Fichte repeatedly juxtaposes this inner act with Tatsachen — the facts or objects of external being. Again, it is not by chance that Fichte intentionally chose the term Tatsache to highlight this juxtaposition, for it is also a composite word formed out of two other words, Tat deed and Sachen things.
Paul Franks demonstrated twenty years ago that its origin lies in the two spheres of right and religion. Firstly, he continually changes his philosophical terms to stimulate the spirit and avoid his system becoming too static.
Inversely, Fichte often uses one and the same philosophical term like setzen that has a number of different but interrelated meanings.
A term may even have more than two meanings. No doubt most other thinkers would thoroughly distinguish between the revelations or visions of a religious mystic and the strictly deducted ideas of a philosopher. In these two late Berlin texts he employs one and the same word Gesicht for the visions of the Old Testament prophet Ezekiel on the one hand, and for the scientific ideas of the scholar of the Wissenschaftslehre on the other.
In the domain of his philosophy of religion, Fichte designated Plato as one of the philosophical forerunners to the Wissenschaftslehre. It is only when we consider them as a totality that a pattern and systematicity starts to arise. Could Fichte have intentionally and systematically used terms with almost antithetical senses — where it is left to the reader to carefully examine the context, and to actively try and overcome their apparent contradictions? To do this properly, however, the philosopher must not neglect to freely engage their power of imagination.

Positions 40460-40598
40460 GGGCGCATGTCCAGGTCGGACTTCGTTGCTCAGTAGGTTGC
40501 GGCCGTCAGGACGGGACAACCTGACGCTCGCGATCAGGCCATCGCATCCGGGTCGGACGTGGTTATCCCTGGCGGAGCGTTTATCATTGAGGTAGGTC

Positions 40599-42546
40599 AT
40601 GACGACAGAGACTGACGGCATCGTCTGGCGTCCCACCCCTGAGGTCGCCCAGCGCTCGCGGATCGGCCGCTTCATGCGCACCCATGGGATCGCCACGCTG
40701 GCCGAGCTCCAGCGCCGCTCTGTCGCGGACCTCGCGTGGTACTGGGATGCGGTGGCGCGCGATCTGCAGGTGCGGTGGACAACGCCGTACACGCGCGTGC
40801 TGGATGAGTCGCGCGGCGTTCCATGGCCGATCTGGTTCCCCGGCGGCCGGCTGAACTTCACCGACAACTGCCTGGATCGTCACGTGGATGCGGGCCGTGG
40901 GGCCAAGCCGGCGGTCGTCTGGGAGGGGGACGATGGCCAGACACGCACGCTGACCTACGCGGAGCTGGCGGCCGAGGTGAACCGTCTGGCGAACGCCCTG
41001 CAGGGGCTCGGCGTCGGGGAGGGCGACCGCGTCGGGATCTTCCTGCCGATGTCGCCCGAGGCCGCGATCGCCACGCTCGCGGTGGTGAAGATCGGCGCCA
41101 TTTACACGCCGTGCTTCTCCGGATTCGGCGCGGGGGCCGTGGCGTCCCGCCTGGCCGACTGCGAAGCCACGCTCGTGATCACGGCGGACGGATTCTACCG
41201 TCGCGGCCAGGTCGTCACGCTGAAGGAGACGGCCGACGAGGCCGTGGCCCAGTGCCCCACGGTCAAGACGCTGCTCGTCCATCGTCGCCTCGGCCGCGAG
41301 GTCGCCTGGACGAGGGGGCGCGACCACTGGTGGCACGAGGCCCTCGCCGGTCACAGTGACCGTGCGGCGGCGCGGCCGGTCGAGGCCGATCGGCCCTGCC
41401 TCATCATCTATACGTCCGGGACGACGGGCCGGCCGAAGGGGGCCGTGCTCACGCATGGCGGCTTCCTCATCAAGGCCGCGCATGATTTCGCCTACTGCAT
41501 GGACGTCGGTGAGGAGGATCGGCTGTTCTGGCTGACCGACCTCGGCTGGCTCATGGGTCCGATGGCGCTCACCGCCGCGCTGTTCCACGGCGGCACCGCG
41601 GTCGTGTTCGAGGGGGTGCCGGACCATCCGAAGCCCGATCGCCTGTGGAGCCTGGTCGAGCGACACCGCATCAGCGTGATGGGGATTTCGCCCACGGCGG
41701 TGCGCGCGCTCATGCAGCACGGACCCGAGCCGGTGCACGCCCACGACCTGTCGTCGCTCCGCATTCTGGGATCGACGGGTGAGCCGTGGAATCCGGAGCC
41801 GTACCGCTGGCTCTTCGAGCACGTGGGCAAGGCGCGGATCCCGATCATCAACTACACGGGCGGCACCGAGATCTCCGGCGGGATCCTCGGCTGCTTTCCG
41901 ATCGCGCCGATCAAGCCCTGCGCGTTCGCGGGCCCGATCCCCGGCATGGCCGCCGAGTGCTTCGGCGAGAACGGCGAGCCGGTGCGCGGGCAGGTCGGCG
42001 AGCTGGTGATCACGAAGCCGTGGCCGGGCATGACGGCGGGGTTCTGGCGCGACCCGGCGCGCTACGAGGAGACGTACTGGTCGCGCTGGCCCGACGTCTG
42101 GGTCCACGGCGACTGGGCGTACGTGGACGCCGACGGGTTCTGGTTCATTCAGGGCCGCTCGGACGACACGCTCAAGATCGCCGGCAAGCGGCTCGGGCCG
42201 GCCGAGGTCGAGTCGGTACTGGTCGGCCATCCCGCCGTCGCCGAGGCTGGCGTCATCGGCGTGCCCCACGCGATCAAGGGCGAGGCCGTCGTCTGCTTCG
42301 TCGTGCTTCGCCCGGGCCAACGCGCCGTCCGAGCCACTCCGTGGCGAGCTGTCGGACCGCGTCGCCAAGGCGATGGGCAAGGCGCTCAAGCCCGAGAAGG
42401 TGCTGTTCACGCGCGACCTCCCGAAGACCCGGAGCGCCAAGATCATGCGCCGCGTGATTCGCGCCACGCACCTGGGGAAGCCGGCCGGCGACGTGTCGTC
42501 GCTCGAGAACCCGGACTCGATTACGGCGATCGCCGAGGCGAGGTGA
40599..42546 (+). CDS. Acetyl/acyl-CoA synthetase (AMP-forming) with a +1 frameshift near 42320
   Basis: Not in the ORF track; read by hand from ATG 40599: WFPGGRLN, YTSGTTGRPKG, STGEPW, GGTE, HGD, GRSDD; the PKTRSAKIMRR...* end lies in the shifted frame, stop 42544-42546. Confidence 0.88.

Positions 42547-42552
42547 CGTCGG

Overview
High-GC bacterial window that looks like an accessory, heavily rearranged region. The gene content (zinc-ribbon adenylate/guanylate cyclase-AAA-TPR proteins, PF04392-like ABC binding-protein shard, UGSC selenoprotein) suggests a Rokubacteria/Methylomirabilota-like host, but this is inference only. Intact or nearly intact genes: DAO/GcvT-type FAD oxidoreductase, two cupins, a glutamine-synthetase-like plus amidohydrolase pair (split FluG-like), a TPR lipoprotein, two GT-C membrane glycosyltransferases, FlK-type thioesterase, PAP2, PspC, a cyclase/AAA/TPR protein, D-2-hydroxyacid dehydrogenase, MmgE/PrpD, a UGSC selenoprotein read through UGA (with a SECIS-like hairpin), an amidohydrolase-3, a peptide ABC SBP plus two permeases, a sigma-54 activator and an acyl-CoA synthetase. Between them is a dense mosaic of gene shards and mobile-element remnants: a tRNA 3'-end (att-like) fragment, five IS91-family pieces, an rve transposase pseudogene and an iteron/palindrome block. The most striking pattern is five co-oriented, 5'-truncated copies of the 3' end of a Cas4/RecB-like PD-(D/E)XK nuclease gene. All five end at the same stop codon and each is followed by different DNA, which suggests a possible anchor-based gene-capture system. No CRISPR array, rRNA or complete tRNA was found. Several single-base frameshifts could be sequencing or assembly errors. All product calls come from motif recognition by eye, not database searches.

For it is the latter power which allows the philosopher to hover between the two extremes of the finite and the infinite, the ideal and the real, the theoretical and practical, and then to commence the process of overcoming any apparent philosophical contradiction. As Fichte writes in the Grundlage :. This is because in anyone who studies it, its foundational ideas have to be generated by the creative power of the imagination itself.
Unless otherwise indicated, all translations in the present review-essay are my own. Fichte, Introductions to the Wissenschaftslehre and Other Writings , ed. English translation: Concerning the Concept of the Wissenschaftslehre in: J. Fichte, Early Philosophical Writings , ed. Fichte, Grundlage , ibid. English translation: From a Private Letter , in: J. Michael G.
Vater and David W. Der Stand der Fichte-Forschung , eds. Erich Fuchs, Ives Radrizzani Neuried: ars una, , pp. Kant, Theoretical Philosophy , eds. Kant, Theoretical Philosophy , p. Walter E. David W. Peer-reviewed online journal devoted to the studies on J. Fichte and transcendental philosophy. Revista de Estud i os sobre Fichte. Bibliographical reference James, D. Outline 1.
Introduction: Fichtean Spirit and Letter. Conclusion: Language in the Light of the Synthetic Method. Full text PDF Send by e-mail. Introduction: Fichtean Spirit and Letter 1 The example is well-known. Unless otherwise indicated, all English transla Fichte, Grundlage der gesammten Wissenschaf Fichte, Grundlage der gesammten Wissenschaftsle English translation: From a Private Letter , i Fichte, Grundlage Fichte, Vorles Notes 1 J.
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Based on lectures Fichte had delivered as a Professor of Philosophy at the University of Jena , it was later reworked in various versions. The standard Wissenschaftslehre was published in , but other versions appeared posthumously. Science of Knowledge has first established Fichte's independent philosophy. In , the German romantic Friedrich Schlegel identified the Wissenschaftslehre , together with the French revolution and Johann Wolfgang von Goethe 's Wilhelm Meister , as "the most important trend-setting events Tendenzen of the age. Michael Inwood believes that the work is close in spirit to the early works of Edmund Husserl , including the Ideas and the Cartesian Meditations The Wissenschaftslehre has been described by Roger Scruton as being both "immensely difficult" and "rough-hewn and uncouth". From Wikipedia, the free encyclopedia.
Grundlage Der Gesammten Wissenschaftslehre
Johann Gottlieb Fichte